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Notice given 13 August 2003

528  Senator Stott Despoja: To move—That the Senate—

(a) expresses its concern that the rights and liberties of the people of Hong Kong are threatened by the proposed Article 23 legislation being considered by Hong Kong’s Legislative Council;

(b) notes that:

(i) the proposed legislation will introduce powers similar to those which operate in the People’s Republic of China to restrict freedom of expression and religion, and to imprison religious leaders, journalists, academics and labour activists,

(ii) the People’s Republic of China previously pledged to respect Hong Kong’s Basic Law of 1990, which protects many of the rights and freedoms threatened by the Article 23 legislation, and

(iii) those members of Hong Kong’s Legislative Council who have been elected by universal suffrage oppose the Article 23 legislation but are unable to prevent its enactment because the People’s Republic of China either directly or indirectly controls a majority of votes in the Legislative Council;

(c) welcomes the improvements to the Article 23 legislation announced by the Hong Kong Government on 3 June 2003; and

(d) urges the Hong Kong Government to further amend the legislation to ensure that it can not be used to silence opposition, restrict freedom of speech, of the press and of publication, freedom of association, of assembly, of procession and of demonstration, the right and freedom to join trade unions and to strike, and the right to engage in academic research, literary and artistic creation and other cultural activities, in accordance with Articles 27 and 34 of the Basic Law.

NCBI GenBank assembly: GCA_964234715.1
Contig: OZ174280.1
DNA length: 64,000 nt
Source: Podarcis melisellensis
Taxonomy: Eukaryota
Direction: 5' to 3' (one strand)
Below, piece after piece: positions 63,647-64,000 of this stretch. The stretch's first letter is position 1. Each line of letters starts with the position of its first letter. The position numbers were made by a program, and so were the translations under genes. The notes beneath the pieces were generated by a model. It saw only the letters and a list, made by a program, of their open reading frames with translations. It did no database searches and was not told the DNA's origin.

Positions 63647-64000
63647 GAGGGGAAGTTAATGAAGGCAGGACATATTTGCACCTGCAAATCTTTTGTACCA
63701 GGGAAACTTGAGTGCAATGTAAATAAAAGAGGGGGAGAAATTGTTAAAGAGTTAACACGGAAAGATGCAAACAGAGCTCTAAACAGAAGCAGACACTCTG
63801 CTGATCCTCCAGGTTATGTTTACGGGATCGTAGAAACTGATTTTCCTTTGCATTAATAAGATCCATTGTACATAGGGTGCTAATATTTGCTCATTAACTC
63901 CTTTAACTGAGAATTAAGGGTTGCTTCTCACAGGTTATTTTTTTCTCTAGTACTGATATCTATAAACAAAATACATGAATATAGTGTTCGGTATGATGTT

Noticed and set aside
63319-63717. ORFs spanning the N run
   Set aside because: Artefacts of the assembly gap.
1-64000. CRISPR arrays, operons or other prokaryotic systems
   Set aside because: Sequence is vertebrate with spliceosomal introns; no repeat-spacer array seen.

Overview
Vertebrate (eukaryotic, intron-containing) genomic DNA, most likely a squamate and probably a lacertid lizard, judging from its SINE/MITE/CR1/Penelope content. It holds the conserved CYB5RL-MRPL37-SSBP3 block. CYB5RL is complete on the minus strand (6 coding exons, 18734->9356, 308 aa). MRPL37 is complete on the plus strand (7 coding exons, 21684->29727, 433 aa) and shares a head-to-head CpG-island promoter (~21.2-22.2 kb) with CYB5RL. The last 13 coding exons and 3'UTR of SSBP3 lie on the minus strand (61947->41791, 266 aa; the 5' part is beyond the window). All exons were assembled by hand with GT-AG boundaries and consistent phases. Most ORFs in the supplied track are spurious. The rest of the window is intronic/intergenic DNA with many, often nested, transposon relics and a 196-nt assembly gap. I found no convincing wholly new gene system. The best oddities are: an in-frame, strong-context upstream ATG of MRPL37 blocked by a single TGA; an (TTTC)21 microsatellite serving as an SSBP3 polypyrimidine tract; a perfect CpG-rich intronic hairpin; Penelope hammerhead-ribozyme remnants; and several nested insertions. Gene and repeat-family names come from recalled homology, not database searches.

530  Senator Cherry: To move—That the Senate—

(a) notes that thousands of Indigenous workers in Queensland suffered the economic injustice of having their wages stolen, or of being underpaid, as the direct result of Government policy up to the 1970s;

(b) endorses the view of the Queensland Council of Unions that the issue of stolen wages is a legitimate issue of wage and workers’ justice; and

(c) calls on the Beattie Labor Government to withdraw its paltry $2 000 and $4 000 compensation caps and negotiate a full, just and proper settlement of stolen wages.